The libellant was a new hand but by no means a green one. He had received three months training at the Maritime Service Training School in the engine room course and had there been instructed in oiling deck winches like those on the Hamlin. He had made half a dozen voyages covering the period of a year, serving as an oiler on all of them. There had been no occasion for him to oil deck winches on those ships, which were tankers, but he had observed the oiling of such winches as they had. He was 20 years old and, judging by his appearance and testimony, an intelligent young man. He had spent the two days before the accident oiling the winches on the Hamlin and had probably performed the operation between 50 and 100 times. On the morning of the accident, the first assistant engineer stood by watching him while he oiled the starboard winch at the No. 2 hatch and observed that he did the work in a proper and satisfactory manner. He was, of course, entirely familiar with the construction of cargo winches and knew how they worked. There was no testimony as to how long it would take a man of Shields' training and experience as an oiler to learn all there was to know about oiling any particular type of winch, but one can hardly believe that more than an hour would be needed.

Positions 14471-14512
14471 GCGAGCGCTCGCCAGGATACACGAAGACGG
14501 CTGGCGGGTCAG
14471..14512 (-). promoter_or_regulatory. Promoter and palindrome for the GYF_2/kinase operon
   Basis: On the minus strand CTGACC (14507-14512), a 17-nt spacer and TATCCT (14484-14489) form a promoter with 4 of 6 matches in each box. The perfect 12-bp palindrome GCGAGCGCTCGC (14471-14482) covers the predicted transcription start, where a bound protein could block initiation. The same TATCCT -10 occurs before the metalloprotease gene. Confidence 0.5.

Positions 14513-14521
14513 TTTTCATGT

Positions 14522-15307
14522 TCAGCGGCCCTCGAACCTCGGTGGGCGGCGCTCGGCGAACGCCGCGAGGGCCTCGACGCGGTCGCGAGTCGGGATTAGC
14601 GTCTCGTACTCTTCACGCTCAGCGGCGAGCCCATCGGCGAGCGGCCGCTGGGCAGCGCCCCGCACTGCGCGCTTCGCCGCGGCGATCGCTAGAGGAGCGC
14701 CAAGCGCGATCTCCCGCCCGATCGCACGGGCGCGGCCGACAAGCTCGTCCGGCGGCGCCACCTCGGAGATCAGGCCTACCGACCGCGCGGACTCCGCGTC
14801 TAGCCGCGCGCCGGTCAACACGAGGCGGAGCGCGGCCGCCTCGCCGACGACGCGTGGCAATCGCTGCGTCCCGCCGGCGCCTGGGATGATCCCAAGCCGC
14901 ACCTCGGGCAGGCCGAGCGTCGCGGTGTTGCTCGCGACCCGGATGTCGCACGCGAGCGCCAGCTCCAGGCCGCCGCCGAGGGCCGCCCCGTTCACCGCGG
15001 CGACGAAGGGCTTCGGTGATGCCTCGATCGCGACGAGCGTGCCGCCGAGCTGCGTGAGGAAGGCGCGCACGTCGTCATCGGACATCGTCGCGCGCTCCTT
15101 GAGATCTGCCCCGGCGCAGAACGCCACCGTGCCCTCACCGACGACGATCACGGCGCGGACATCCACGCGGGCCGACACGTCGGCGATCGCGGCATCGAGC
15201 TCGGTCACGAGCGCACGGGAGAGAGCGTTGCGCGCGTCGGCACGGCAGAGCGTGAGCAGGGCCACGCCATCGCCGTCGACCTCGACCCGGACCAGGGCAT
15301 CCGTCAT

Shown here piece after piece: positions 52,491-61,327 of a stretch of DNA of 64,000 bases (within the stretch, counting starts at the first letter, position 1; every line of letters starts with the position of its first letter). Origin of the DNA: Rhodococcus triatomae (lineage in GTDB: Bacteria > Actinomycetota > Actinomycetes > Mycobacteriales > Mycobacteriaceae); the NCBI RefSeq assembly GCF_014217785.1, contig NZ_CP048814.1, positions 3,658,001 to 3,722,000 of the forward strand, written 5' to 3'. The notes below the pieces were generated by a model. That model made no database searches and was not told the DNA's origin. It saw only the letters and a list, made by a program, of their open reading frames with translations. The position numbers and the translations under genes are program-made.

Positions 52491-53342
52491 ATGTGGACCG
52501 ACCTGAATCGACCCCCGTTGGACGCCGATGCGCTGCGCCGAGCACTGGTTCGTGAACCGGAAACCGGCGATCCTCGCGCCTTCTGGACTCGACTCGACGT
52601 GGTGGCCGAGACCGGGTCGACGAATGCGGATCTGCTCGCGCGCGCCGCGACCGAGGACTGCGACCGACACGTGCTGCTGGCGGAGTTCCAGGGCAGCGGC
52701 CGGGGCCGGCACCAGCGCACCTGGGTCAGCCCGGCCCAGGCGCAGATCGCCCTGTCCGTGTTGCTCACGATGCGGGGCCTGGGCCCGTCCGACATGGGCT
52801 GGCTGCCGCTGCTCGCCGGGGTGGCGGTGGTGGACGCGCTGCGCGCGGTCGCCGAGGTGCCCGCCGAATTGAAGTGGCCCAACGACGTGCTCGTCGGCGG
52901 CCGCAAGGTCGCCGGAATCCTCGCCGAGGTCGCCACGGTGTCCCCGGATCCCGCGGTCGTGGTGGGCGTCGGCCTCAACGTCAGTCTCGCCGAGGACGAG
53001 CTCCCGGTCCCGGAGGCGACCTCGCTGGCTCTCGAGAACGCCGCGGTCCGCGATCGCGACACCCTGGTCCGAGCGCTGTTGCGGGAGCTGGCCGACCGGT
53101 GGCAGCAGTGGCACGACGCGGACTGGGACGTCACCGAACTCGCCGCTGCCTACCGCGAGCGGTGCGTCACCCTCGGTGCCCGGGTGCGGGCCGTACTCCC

At no time did Shields ask for instructions. Nor did he at any point in his testimony assert that any lack of experience or ignorance of the operation of the winches or of the method of oiling them on his part was in any way responsible for his injury. As a matter of fact, he would not have been hurt had he not attempted to oil a bearing by thrusting his hand through an opening in the flywheel, and it would have been unnecessary and really absurd to have explained to a man of his experience and intelligence that that would be a dangerous thing to do and that his hand would be caught if the winch should start.